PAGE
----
Talks aimed at resolving the fuel tanker drivers dispute and head off the threat of strikes resumed today.
Officials from the Unite union and seven distribution companies met under the chairmanship of the conciliation service Acas throughout the day yesterday to reach a deal over drivers' terms and conditions and other issues such as health and safety.
The talks, held at an undisclosed location, were adjourned in the early hours of the morning but restarted this morning.
Meanwhile, a survey of 991 members of the Institute of Directors (IoD) showed that 82% feared a fuel strike would have a negative impact on their business.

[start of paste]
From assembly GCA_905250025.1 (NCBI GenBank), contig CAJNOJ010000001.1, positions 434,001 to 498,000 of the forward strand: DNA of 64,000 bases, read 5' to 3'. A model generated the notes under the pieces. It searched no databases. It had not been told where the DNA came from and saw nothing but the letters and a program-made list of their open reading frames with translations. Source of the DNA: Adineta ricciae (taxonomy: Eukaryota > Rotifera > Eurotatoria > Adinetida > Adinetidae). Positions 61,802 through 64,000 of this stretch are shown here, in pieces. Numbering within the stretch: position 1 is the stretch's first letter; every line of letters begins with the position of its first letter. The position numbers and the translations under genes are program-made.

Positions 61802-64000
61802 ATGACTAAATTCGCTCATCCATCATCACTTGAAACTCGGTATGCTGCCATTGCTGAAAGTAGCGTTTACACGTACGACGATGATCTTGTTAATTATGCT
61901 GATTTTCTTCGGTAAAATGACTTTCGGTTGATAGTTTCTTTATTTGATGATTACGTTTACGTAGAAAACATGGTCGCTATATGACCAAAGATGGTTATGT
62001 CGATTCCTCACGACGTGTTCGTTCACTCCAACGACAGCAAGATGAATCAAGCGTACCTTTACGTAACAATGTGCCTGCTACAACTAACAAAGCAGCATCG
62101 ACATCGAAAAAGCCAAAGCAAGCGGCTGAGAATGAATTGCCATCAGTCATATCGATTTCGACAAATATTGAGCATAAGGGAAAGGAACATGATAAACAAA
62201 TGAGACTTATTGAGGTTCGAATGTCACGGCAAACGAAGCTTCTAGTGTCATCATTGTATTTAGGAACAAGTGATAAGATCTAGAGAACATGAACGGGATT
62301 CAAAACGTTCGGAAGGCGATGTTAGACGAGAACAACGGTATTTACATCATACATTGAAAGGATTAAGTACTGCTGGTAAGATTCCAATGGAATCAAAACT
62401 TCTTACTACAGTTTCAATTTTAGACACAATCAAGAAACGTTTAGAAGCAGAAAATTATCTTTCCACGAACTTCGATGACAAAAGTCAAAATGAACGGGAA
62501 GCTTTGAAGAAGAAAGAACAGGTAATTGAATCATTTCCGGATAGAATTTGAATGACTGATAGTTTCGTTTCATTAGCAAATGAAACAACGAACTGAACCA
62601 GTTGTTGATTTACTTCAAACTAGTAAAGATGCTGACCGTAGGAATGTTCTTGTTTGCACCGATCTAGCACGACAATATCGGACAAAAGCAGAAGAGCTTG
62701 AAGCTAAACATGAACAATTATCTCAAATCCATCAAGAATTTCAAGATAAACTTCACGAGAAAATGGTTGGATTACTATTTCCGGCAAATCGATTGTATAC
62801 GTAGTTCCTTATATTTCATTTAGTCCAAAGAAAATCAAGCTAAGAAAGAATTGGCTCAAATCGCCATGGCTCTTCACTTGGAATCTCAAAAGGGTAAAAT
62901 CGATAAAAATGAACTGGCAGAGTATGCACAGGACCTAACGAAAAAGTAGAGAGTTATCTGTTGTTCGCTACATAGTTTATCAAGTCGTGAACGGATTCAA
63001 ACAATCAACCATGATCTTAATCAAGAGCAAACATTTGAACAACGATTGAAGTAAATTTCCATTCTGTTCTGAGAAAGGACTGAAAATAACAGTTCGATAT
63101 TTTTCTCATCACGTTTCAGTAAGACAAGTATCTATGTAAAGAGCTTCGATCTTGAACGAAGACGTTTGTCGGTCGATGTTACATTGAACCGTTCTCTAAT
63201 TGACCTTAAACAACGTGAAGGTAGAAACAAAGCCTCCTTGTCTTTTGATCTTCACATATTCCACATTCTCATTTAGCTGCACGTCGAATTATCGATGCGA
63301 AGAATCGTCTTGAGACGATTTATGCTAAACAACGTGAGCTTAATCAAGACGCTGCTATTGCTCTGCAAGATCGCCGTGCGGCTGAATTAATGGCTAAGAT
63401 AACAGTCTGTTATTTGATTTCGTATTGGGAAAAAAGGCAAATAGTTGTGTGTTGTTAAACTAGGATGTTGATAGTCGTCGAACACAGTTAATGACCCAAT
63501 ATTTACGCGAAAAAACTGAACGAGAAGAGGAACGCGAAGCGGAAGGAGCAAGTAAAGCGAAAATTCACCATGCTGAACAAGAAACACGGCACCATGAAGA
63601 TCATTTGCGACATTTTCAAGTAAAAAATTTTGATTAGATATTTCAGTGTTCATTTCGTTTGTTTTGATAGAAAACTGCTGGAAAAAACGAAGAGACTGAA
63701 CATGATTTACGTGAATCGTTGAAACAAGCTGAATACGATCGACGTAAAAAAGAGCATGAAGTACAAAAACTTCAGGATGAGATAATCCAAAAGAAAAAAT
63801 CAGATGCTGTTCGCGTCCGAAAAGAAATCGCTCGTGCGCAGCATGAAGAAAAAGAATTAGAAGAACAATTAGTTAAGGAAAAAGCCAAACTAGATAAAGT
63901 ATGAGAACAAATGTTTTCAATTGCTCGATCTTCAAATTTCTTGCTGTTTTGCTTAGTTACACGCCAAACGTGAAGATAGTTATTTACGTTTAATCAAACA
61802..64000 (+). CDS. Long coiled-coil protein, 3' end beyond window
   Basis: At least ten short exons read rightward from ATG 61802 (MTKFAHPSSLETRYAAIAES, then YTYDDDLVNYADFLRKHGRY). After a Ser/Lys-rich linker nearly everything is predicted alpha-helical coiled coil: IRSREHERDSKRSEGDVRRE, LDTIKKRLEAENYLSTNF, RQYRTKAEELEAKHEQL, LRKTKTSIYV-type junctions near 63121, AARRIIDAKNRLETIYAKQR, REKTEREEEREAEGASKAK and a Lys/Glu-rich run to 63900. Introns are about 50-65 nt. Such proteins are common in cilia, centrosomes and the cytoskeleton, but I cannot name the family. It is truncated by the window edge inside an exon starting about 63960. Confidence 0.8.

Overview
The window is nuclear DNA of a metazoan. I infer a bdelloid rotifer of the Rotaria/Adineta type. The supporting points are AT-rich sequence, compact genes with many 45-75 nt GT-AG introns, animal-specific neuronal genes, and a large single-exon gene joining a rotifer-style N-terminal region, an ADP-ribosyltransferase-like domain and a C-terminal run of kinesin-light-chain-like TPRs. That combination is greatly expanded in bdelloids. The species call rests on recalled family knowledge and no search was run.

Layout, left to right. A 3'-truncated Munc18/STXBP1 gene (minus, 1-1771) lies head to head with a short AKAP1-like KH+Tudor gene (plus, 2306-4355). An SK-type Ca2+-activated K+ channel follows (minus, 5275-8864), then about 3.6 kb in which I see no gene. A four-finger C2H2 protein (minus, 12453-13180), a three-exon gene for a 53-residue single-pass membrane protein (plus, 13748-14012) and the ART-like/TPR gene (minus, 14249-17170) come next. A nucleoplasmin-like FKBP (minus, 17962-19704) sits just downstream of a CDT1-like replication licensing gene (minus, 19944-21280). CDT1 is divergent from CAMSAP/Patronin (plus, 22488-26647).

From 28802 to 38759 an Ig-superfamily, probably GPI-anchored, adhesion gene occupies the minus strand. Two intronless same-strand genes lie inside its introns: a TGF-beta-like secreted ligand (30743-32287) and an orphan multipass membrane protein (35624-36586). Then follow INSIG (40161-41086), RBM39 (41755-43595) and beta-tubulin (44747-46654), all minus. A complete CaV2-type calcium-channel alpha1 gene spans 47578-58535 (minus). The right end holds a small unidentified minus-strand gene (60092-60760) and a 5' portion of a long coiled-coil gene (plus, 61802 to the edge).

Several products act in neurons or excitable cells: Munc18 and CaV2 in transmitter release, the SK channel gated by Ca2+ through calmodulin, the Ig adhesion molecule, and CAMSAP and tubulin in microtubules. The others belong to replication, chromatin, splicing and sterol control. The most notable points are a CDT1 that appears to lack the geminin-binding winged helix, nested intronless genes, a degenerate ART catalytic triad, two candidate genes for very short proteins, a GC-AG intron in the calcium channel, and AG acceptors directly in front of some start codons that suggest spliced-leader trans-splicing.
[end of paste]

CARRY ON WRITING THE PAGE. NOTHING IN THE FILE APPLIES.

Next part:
The IoD urged both sides in the dispute to settle their differences swiftly and without strike action, which it warned would cause "huge disruption" to the economy.
Simon Walker, director general of the IoD, said:"Our members are very worried about the impact this strike will have on their businesses, which is adding uncertainty to an already difficult economic climate.
"The last thing business needs at the moment is for staff not to be able to get to work and deliveries being halted in their tracks.
"It is clear that the strike would do a lot of damage and cause a huge amount of disruption to people who are already working extremely hard to keep the wheels of the economy turning."